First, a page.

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** Published:**

We often model geostatistical (i.e. point-referenced data) in order to determine whether or not there are spatial patterns of autocorrelation. The object of interest is frequently an underlying spatial function giving rise to patterns of spatially correlated data. When we work with discrete observational data, a problem arises - we want to study smoothly-varying response surfaces over space, but the data themselves are not continuous and therefore we cannot specify a likelihood which is continuous in both space and response. Consequently, we often choose to **reparameterize** our model in terms of a latent smooth spatial surface and a link function mapping this spatial surface to the parameters of a likelihood function appropriate for discrete data.

** Published:**

Computers are (still) getting faster every year and it is now commonplace to run simulations in seconds that would have required hours’ or days’ worth of compute time in previous generations. That said, we still often come across cases where our computer models are simply too intricate and/or have too many components to run as often and quickly as we would like. In this scenario, we are frequently forced to choose a limited subset of potential scenarios manifest as parameter settings for which we have the resources to run simulations. I’ve written this notebook to show how to use a *statistical emulator* to help understand how the outputs of a model’s simulations might vary with parameters.

** Published:**

Bayesian machine learning is all about learning a good representation of very complicated datasets, leveraging cleverly structured models and effective parameter estimation techniques to create a high-dimensional probability distribution approximating the observed data. A key advantage of posing computer vision research under the umbrella of Bayesian inference is that some tasks become really straightforward with the right choice of model.

** Published:**

**Summary: I show how to calculate a multivariate effective sample size after Vats et al. (2019)**. In applied statistics, Markov chain Monte Carlo (MCMC) is now widely used to fit statistical models. Suppose we have a statistical model $p_\theta$ of some dataset $\mathcal{D}$ which has a parameter $\theta$. The basic idea behind MCMC is to estimate $\theta$ by generating $N$ random variates $\theta_i,\theta_2,…$ from the posterior distribution $p(\theta\vert\mathcal{D})$ which are (hopefully) distributed around $\theta$ in a predictable way. The Bayesian central limit theorem states that under the right conditions, $\theta_i$ is normally distributed about the true parameter value $\theta$ with some sample variance $\sigma^2$. We might then want to use the mean of these samples $\hat{\theta}=\sum_i^N \theta_i$ as an estimator of $\theta$ since this *posterior mean* is an optimal estimator in the context of Bayes risk and mean square loss.

** Published:**

Image, text and audio are examples of *structured* multivariate data where we have a total or partial ordering over the entries of our data points and also may exhibit *long-range* structure extending over many pixels, words or seconds of speech. As a consequence, it is difficult to model these kinds of data using models that allow for only short-range structure such as HMMs or which can make use of only pairwise dependency structures such as the covariance matrix in a multivariate normal distribution. What if we’d like to build Bayesian models with more sophisticated structure?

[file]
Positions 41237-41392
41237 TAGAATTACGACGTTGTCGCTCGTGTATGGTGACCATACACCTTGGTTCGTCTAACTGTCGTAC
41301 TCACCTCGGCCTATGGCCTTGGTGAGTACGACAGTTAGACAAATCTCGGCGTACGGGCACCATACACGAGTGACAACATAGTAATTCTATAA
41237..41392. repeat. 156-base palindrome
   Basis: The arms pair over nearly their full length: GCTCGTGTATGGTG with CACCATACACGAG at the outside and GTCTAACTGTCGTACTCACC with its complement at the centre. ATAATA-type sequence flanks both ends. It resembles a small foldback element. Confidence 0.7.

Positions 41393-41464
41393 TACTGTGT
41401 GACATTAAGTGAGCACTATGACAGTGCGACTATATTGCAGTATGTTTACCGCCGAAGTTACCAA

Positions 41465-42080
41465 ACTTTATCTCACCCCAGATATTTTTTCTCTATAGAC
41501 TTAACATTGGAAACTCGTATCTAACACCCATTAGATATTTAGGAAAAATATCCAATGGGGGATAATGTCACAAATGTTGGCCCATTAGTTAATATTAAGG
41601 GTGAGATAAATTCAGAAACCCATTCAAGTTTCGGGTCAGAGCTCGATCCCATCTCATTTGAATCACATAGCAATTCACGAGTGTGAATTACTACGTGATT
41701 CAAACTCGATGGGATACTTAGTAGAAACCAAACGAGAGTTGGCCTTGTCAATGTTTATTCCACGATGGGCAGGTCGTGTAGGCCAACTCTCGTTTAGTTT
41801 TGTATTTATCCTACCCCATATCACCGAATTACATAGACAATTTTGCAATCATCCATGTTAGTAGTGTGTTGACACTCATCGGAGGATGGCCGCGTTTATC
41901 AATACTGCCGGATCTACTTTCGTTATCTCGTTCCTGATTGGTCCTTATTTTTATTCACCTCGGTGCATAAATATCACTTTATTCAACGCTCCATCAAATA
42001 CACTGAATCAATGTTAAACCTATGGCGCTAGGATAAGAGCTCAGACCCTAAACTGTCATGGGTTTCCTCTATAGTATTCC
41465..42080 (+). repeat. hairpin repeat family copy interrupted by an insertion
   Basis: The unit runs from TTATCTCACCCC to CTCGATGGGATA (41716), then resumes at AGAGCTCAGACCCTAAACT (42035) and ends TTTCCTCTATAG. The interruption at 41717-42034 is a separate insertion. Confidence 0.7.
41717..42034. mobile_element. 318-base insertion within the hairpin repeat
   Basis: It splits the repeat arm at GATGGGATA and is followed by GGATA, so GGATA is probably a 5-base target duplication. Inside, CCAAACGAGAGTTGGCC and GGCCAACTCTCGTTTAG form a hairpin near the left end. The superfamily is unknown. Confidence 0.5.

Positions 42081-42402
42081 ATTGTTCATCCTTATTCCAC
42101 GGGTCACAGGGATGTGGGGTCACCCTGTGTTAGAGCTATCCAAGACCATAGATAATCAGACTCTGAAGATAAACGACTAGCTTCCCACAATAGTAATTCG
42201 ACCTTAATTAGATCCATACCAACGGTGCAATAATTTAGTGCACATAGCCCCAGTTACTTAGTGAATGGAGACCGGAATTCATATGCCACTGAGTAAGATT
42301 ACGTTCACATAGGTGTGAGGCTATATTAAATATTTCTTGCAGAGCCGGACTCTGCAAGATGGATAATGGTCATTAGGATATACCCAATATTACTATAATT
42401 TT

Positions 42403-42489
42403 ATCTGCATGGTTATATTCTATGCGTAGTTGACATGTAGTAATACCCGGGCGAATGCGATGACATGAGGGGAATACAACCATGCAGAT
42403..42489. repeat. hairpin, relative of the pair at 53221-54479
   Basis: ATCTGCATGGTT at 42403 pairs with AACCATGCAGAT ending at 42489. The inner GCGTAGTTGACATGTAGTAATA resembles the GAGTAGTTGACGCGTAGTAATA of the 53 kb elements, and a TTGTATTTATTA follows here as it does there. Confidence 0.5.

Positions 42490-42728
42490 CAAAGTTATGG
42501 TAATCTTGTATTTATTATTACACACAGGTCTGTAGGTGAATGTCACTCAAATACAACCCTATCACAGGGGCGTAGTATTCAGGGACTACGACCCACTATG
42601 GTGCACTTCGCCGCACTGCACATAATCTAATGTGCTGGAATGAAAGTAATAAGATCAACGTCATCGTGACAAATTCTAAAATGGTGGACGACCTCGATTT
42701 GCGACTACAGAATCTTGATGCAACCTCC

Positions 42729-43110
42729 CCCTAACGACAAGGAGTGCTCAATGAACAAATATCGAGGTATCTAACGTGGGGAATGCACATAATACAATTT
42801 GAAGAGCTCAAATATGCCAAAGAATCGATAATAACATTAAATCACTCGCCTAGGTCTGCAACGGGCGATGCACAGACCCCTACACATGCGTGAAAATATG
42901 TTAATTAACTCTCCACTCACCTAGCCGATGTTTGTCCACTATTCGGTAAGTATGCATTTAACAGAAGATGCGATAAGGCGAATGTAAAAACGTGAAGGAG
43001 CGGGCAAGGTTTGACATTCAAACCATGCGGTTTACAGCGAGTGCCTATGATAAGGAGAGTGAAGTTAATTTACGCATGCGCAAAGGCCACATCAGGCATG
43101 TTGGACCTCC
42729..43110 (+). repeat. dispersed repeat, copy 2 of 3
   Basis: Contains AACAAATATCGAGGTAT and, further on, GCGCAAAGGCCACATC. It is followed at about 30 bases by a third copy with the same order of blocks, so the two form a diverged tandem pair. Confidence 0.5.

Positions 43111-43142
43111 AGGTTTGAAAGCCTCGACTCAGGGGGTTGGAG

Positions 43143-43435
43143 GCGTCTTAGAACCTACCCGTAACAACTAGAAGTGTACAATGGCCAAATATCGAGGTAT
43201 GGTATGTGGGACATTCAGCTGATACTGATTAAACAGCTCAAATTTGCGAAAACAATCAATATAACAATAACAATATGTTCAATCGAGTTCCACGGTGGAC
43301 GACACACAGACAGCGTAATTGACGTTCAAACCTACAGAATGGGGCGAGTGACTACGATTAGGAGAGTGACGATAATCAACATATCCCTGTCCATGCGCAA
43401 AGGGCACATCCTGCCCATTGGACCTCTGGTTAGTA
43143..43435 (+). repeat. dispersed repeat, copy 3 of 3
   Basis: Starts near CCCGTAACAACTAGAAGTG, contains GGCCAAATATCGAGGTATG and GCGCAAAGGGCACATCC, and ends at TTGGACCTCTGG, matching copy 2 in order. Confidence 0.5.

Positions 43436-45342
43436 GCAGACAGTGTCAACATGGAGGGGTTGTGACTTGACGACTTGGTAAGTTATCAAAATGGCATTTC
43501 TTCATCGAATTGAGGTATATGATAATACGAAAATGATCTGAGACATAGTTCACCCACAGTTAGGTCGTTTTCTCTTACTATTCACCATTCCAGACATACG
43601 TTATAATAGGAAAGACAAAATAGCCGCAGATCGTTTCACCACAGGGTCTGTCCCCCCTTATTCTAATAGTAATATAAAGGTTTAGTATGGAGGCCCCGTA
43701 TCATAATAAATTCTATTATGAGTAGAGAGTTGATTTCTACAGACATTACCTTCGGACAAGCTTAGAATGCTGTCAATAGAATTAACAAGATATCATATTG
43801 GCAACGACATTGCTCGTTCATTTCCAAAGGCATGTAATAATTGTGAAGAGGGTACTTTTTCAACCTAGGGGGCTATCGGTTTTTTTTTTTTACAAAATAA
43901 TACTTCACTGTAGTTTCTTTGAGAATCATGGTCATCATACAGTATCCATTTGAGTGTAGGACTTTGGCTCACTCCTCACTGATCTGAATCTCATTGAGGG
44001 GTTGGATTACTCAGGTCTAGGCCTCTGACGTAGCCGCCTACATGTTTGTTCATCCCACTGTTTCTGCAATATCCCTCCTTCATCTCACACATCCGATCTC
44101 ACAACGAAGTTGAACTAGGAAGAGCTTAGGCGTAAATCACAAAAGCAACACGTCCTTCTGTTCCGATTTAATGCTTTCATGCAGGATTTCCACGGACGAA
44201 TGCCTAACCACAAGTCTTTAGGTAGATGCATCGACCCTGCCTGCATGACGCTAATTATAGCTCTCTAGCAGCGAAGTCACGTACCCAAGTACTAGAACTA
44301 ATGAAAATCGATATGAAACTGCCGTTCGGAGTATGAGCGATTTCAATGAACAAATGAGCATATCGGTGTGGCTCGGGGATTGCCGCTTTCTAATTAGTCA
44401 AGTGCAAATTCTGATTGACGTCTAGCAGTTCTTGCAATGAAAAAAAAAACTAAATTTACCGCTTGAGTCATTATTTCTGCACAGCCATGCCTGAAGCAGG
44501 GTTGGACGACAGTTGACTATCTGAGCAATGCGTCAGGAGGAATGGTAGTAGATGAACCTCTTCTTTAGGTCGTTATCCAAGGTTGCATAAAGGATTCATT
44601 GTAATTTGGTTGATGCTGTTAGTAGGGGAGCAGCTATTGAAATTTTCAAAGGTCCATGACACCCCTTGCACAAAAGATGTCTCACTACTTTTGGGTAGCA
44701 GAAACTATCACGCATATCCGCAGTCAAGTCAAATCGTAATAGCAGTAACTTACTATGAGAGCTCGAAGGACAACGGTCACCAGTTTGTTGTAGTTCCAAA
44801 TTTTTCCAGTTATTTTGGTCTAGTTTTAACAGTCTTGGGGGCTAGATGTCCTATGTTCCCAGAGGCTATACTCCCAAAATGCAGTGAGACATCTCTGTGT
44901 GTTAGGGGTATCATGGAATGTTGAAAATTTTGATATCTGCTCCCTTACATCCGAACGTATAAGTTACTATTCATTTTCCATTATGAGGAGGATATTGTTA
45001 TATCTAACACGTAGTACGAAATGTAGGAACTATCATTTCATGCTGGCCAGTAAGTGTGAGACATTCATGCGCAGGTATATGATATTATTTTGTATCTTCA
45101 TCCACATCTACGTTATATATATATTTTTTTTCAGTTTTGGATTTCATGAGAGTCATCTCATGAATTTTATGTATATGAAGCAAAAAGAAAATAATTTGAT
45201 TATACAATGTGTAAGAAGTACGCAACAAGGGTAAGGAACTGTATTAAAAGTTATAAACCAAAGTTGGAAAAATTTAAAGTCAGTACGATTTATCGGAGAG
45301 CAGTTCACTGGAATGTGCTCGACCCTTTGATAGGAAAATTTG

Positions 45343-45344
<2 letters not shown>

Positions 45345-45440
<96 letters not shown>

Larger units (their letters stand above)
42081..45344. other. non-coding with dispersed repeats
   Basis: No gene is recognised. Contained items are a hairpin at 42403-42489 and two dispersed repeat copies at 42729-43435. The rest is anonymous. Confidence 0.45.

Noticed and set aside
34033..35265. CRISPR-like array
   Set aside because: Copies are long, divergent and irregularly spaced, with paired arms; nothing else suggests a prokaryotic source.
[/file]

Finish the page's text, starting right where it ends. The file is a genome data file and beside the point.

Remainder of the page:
** Published:**

In Bayesian machine learning, deep generative models are providing exciting ways to extend our understanding of optimization and flexible parametric forms to more conventional statistical problems while simultaneously lending insight from probabilistic modeling to AI / ML. This is an exciting time to be studying the topic as it is blending results from probability theory, statistical physics, deep learning and information theory in sometimes surprising ways. This post is a short summary of some of the major work on the subject and serves as an annotated bibliography on the most important developments in the subject. It also uses common notation to help smooth over some of the differences in detail between papers.

Published in *Journal 1*, 2009

This paper is about the number 1. The number 2 is left for future work.

Recommended citation: Your Name, You. (2009). "Paper Title Number 1." *Journal 1*. 1(1). __http://academicpages.github.io/files/paper1.pdf__

Published in *Journal 1*, 2010

This paper is about the number 2. The number 3 is left for future work.

Recommended citation: Your Name, You. (2010). "Paper Title Number 2." *Journal 1*. 1(2). __http://academicpages.github.io/files/paper2.pdf__

Published in *Journal 1*, 2015

This paper is about the number 3. The number 4 is left for future work.

Recommended citation: Your Name, You. (2015). "Paper Title Number 3." *Journal 1*. 1(3). __http://academicpages.github.io/files/paper3.pdf__

** Published:**

This is a description of your talk, which is a markdown files that can be all markdown-ified like any other post. Yay markdown!

** Published:**

This is a description of your conference proceedings talk, note the different field in type. You can put anything in this field.

Undergraduate course, *University 1, Department*, 2014

This is a description of a teaching experience. You can use markdown like any other post.

Workshop, *University 1, Department*, 2015

This is a description of a teaching experience. You can use markdown like any other post.